Failure and mistakes are some of those things that are hard to overcome for some. Mess-ups have a way of smearing defeat in one’s face making them feel that there will never be a space for recovery and restoration. But, God is a God of restoration.
The children of Israel had a propensity of straying from the will of God and messing up on several occasions (actually more than several but who are we to judge). Knowing their history, when Solomon was praying at the temple dedication, he included a plea for restoration from the sins and mistakes of the people. He prayed,
“When thy people Israel be smitten down before the enemy, because they have sinned against thee, and shall turn again to thee, and confess thy name, and pray, and make supplication unto thee in this house:
Then hear thou in heaven, and forgive the sin of thy people Israel, and bring them again unto the land which thou gavest unto their fathers.” (1 Kings 8:33-34)
In the above verses, we see a pattern to deal with defeat: 1) Pray and confess the wrong or mistake; 2) Let God restore. Now listen, even if what one has “failed” at does not necessarily qualify as sin, such as one may wish they had spoken better to someone else or, in hindsight one realizes they could have put more effort on a project, or it was just an honest mistake of accidentally overlooking something or someone – whatever the cause innocent or not, I believe the same model that King Solomon laid out can be applied to just about every situation.
Point number one: Any mistake, honest and innocent to sin and wrongdoing, can be taken to the Lord in prayer. 1 Peter 5:6-7 says, “Humble yourselves therefore under the mighty hand of God, that he may exalt you in due time: Casting all your care upon him; for he careth for you.” Not just your worries and disappointments, but every care that deals with situations that make one say, “Boy, I sure messed that up. Now what?”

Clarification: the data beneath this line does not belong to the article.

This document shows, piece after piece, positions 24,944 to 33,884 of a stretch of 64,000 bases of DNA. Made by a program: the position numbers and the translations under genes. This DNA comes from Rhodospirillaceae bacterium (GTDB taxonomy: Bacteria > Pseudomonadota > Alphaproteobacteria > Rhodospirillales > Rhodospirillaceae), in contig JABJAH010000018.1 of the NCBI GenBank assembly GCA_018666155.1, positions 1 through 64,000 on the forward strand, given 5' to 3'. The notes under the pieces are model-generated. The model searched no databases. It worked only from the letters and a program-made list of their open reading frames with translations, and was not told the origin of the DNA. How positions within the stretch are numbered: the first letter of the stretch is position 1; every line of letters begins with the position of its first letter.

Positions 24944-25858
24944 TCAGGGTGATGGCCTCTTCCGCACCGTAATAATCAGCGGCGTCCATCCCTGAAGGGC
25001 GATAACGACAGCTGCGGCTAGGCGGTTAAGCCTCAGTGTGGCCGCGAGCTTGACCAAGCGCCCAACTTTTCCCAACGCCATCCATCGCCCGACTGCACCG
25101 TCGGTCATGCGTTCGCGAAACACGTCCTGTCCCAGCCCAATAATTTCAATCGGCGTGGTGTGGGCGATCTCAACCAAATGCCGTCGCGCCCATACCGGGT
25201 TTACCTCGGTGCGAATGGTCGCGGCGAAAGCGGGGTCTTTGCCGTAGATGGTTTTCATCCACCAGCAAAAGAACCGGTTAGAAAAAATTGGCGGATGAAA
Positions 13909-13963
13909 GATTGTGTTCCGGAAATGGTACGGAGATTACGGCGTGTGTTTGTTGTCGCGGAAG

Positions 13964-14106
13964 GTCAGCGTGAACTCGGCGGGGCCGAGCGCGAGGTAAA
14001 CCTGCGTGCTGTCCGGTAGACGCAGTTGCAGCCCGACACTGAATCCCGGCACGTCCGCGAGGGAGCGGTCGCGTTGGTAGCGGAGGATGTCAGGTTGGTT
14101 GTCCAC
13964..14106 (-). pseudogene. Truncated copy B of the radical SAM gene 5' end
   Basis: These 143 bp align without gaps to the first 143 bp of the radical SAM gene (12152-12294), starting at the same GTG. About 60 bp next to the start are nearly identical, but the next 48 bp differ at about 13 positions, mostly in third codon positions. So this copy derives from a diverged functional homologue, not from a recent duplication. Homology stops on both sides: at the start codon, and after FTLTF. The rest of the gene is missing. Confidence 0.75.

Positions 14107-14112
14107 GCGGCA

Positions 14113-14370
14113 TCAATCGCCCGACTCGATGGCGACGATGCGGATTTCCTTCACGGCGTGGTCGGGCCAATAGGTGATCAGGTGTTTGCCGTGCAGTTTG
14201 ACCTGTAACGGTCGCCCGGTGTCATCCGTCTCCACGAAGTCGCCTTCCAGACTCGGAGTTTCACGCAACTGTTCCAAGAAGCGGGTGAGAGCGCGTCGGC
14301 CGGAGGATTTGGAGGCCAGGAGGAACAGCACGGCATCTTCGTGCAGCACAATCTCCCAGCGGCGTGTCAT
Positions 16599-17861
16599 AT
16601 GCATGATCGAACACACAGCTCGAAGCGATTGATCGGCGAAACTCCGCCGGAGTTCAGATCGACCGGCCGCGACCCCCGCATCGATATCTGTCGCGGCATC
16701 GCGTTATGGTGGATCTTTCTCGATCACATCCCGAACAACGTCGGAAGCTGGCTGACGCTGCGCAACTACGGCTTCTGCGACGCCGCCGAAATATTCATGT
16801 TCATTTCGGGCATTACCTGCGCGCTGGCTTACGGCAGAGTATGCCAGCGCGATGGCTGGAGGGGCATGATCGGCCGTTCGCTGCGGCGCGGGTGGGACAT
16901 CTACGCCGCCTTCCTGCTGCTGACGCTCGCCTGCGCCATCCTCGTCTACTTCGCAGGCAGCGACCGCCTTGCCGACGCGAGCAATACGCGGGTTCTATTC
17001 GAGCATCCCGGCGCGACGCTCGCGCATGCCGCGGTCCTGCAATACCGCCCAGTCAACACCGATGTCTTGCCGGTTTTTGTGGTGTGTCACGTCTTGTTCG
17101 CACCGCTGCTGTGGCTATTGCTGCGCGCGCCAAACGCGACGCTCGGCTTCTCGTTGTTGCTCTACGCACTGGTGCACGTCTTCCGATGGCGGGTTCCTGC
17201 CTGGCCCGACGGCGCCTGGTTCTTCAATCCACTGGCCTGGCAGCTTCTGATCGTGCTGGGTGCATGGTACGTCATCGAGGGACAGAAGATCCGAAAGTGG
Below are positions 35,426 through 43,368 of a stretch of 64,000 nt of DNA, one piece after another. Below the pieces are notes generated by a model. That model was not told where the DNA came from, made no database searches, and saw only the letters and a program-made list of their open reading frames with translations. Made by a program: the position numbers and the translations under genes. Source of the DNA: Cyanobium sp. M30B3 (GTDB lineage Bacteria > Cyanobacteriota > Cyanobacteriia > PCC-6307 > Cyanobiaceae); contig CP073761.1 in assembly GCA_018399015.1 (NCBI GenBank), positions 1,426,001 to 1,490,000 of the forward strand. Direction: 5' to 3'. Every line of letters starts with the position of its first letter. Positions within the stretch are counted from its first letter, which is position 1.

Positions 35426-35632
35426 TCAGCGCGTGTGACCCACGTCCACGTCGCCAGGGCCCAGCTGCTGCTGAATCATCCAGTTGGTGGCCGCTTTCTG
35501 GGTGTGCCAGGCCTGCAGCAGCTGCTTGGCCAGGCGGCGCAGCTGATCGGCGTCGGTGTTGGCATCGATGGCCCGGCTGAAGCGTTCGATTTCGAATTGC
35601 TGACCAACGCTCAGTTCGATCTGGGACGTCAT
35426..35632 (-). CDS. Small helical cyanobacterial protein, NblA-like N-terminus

Taking things to God in prayer allows Him to work on your case and opens up the doors of grace to be released in one’s life. Which leads to the second point: let God restore and work on your case. Solomon’s prayer said, “Bring them again unto the land,” which speaks of the opportunity to set things straight and start over; another chance to experience recovery of the Lord’s healing over the situation.
God specializes in fixing the broken and healing what others thought was impossible. Trust Him with everything that is bothering you and let Him work it out.
If the cause of failure is due to sin, confess it and get rid of it (seek spiritual counsel from a pastor or leader for help). If one has made a mistake that’s keeping you bound in doubt, pray for His deliverance even in this. God is standing at the ready to repair the brokenness and bring healing to the land.
“Rejoice not against me, O mine enemy: when I fall, I shall arise; when I sit in darkness, the LORD shall be a light unto me,” (Micah 7:8).
“For God so loved the world, that he gave his only begotten Son, that whosoever believeth in him should not perish, but have everlasting life.
For God sent not his Son into the world to condemn the world; but that the world through him might be saved,” (John 3:16-17).
VERSE DISCOVERY: Luke 15:11-24 (KJV, Public Domain)
Man’s failure and God’s redemptive work is the whole story of the Bible. From Genesis to Revelation; from the Fall to last words of Christ in the Bible that state, “Surely I come quickly,” (Rev. 22:20), God has sought a relationship with mankind that would eventually lead into eternity. No other story in the Bible demonstrates this sought for relationship better than that of the Prodigal Son.
In it, we see the rebellion of man. But, also in it, we see the love of the Father looking for His lost child. One’s eternity will be predicated on if one made the same choice as the Prodigal – to turn back to the Father, repent and rest in His love, and let Him restore.
The Prodigal’s Request
Luke 15:11-12 “And he said, A certain man had two sons: And the younger of them said to his father, Father, give me the portion of goods that falleth to me. And he divided unto them his living.”